Greg Freiherr, Industry Consultant
Greg Freiherr, Industry Consultant

Greg Freiherr has reported on developments in radiology since 1983. He runs the consulting service, The Freiherr Group.

Blog | Greg Freiherr, Industry Consultant | April 20, 2012

'Choosing Wisely' Campaign Validates Use of Imaging Tests

Over the past several years, the radiology community has taken it on the chin with reimbursement cuts to reports of radiation overexposure. Earlier this month, it looked like radiology would be hit again, this time by nine physician societies whose leaders compiled a list of “five things physicians and patients should question” – part of a concerted “Choosing Wisely” campaign launched by organized medicine.

At first glance, it looked gloomy. Of the 45 “things” listed, 26 had to do with imaging. But after examining each group’s recommendations, imaging came out looking pretty good. Rather than attacking radiology, the recommendations were really a vindication that the vast majority of imaging tests are reasonable and justified.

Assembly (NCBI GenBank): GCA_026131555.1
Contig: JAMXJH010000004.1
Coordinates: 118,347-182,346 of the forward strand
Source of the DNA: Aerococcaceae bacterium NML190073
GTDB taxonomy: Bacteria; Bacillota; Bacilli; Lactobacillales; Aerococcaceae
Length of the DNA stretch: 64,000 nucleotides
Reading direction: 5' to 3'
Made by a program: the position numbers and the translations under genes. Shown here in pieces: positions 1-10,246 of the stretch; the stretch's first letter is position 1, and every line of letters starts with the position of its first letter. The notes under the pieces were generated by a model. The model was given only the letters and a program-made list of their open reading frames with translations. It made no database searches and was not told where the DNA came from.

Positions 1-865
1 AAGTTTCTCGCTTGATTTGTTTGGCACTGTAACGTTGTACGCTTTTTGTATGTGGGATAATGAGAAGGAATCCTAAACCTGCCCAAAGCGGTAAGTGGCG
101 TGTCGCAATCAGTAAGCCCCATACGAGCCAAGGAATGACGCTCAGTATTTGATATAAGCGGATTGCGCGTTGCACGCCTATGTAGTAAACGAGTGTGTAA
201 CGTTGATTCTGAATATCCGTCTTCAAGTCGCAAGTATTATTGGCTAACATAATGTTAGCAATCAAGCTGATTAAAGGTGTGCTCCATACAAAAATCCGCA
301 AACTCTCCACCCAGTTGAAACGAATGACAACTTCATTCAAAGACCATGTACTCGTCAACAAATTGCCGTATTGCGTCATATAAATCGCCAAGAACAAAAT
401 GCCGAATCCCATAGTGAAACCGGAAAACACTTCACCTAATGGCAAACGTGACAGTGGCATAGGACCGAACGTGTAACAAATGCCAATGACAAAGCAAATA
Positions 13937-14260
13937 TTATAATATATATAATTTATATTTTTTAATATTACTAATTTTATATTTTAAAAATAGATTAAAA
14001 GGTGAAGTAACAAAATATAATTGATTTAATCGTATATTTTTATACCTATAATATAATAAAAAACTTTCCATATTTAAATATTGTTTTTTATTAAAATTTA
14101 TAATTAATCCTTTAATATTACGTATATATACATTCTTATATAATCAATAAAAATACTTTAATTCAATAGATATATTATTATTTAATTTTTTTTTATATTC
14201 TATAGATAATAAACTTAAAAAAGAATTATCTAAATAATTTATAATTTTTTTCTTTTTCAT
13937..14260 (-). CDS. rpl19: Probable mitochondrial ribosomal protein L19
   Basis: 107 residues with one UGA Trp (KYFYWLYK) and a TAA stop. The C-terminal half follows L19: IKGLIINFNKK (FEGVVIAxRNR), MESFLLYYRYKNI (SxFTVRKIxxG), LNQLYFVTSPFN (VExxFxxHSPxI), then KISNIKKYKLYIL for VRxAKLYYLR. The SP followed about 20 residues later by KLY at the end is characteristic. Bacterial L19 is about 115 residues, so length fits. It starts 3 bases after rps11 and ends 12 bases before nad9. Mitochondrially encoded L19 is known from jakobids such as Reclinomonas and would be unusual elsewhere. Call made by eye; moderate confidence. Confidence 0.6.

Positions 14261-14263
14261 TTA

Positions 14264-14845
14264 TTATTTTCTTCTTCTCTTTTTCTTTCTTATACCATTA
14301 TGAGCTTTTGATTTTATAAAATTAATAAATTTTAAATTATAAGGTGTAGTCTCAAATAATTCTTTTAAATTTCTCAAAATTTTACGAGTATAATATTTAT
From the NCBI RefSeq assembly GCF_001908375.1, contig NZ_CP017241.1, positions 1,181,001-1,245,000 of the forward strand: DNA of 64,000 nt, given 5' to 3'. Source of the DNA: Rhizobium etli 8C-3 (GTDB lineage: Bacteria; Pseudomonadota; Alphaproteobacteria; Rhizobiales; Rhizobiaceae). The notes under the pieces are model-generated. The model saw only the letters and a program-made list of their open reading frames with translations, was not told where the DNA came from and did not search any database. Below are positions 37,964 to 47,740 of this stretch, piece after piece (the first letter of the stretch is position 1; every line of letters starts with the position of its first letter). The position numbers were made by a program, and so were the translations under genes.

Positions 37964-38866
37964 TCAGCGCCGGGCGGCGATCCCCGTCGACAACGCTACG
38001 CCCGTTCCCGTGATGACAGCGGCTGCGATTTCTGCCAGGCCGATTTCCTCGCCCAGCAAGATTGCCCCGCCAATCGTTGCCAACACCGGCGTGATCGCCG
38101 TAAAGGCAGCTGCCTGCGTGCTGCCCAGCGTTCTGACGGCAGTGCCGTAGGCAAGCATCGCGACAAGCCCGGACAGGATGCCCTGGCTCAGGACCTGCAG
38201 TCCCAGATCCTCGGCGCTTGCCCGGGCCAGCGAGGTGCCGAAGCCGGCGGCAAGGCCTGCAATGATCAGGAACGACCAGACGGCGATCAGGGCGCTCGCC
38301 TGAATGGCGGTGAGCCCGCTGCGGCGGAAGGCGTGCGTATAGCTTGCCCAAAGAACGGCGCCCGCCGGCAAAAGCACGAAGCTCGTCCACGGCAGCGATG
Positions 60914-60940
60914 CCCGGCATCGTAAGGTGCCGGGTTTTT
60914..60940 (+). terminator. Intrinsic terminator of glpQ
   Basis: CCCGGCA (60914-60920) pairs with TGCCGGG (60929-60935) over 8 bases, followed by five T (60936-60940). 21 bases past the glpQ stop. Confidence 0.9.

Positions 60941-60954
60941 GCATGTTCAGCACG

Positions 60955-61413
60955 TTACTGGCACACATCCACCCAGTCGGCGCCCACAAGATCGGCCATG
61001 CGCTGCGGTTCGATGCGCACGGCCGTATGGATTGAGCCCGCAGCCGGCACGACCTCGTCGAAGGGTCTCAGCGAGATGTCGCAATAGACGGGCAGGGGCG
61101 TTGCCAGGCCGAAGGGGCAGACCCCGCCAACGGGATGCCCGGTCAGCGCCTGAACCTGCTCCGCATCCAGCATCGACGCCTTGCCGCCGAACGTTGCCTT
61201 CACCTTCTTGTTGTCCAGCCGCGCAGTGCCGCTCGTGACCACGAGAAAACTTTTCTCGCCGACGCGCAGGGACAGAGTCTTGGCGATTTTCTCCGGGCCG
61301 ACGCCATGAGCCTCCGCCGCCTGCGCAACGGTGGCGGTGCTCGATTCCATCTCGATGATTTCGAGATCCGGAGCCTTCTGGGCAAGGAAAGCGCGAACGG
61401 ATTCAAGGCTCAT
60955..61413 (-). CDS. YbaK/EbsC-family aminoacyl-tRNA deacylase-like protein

Two groups – the American Society of Nephrology and American Academy of Allergy, Asthma & Immunology – nearly skipped over imaging entirely. Nephrologists named mammography as one of several diagnostic tests (i.e., colonoscopy, prostate-specific antigen and Pap smears) that shouldn’t be performed routinely on dialysis patients with limited life expectancies. Specialists of allergy, asthma and immunology questioned sinus computed tomography (CT) in the same breath as they cautioned against indiscriminately prescribing antibiotics for uncomplicated acute rhinosinusitis.

The American College of Radiology had little choice but to recommend against imaging studies, as these are the only “things” the College addresses. But its choices were in line with long-standing policy, for example, recommending against imaging for uncomplicated headache and against CT for suspected appendicitis, “until ultrasound has been considered”.

Ditto for the American Society of Nuclear Cardiology, whose sole purview is, well…nuclear cardiology. The Society cautioned against the use of imaging for low-risk and asymptomatic patients, as well as for a preoperative assessment of patients facing low- and intermediate-risk noncardiac surgery. Additionally, the Society advised physicians to use methods that reduce radiation exposure or forego tests altogether, “when limited benefits are likely.”